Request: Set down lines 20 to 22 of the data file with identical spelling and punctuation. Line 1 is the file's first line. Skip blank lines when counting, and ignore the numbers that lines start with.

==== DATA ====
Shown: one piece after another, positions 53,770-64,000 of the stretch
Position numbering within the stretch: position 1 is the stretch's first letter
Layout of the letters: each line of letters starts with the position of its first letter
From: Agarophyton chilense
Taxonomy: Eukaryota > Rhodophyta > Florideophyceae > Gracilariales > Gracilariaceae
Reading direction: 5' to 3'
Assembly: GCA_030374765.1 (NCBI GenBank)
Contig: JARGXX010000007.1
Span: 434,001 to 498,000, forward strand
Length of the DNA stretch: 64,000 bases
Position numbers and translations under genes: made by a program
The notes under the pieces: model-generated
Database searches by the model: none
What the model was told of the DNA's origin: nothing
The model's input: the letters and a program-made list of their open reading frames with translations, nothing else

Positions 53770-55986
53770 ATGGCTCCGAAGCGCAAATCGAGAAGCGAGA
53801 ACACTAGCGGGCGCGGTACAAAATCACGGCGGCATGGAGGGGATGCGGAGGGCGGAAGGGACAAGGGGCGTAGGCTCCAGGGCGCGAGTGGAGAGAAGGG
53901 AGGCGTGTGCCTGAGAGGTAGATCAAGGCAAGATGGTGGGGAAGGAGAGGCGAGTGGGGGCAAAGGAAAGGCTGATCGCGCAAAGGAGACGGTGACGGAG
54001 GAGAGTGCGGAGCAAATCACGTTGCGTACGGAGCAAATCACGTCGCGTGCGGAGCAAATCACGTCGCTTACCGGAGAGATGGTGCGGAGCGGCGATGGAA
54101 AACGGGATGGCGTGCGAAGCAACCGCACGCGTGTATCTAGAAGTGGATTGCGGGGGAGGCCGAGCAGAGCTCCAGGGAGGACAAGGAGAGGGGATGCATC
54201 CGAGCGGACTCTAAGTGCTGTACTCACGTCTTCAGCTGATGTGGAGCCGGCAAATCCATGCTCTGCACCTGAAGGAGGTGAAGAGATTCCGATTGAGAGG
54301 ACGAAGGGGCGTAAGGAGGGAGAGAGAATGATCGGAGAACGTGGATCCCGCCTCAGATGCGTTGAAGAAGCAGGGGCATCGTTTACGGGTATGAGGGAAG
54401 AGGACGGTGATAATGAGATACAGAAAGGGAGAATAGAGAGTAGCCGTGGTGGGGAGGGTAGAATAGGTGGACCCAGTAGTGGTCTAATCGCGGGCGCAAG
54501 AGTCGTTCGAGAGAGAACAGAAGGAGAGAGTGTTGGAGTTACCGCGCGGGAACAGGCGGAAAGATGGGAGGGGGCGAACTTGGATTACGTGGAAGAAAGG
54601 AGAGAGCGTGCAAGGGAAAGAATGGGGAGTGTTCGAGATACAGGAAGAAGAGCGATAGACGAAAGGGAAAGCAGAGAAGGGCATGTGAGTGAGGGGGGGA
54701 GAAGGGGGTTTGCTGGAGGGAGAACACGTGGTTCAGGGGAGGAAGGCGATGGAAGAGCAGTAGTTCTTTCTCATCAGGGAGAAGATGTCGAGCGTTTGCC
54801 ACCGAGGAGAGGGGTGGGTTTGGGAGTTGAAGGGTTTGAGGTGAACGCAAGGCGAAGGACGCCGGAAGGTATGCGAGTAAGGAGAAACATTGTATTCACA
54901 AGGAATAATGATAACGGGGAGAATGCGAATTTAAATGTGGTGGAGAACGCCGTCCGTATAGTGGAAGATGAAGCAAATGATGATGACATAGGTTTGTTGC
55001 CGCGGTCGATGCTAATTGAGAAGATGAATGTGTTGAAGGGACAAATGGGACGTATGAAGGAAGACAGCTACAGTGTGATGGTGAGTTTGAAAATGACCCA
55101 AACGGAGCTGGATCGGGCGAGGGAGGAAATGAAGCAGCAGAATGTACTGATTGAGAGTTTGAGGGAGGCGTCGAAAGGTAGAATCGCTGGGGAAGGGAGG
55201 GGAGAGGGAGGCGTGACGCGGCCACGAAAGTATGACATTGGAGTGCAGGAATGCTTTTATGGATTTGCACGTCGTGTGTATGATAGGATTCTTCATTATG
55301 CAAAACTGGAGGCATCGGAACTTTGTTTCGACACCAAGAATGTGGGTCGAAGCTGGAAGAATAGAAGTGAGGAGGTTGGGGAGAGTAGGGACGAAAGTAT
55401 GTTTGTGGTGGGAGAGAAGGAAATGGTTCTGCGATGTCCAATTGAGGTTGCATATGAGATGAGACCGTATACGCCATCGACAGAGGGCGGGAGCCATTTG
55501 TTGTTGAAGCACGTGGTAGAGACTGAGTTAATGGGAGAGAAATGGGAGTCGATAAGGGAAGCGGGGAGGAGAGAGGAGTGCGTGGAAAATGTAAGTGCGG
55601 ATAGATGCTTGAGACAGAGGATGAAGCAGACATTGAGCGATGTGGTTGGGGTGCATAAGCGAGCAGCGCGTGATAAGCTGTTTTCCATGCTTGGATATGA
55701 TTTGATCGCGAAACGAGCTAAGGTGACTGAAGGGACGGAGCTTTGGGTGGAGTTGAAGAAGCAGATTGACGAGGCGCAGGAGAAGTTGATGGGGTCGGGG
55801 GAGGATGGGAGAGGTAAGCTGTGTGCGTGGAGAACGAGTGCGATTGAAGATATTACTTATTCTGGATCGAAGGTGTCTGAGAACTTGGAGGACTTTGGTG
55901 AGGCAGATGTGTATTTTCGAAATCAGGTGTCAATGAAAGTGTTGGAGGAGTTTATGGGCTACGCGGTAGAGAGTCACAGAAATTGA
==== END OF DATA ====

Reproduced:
54001 GAGAGTGCGGAGCAAATCACGTTGCGTACGGAGCAAATCACGTCGCGTGCGGAGCAAATCACGTCGCTTACCGGAGAGATGGTGCGGAGCGGCGATGGAA
54101 AACGGGATGGCGTGCGAAGCAACCGCACGCGTGTATCTAGAAGTGGATTGCGGGGGAGGCCGAGCAGAGCTCCAGGGAGGACAAGGAGAGGGGATGCATC
54201 CGAGCGGACTCTAAGTGCTGTACTCACGTCTTCAGCTGATGTGGAGCCGGCAAATCCATGCTCTGCACCTGAAGGAGGTGAAGAGATTCCGATTGAGAGG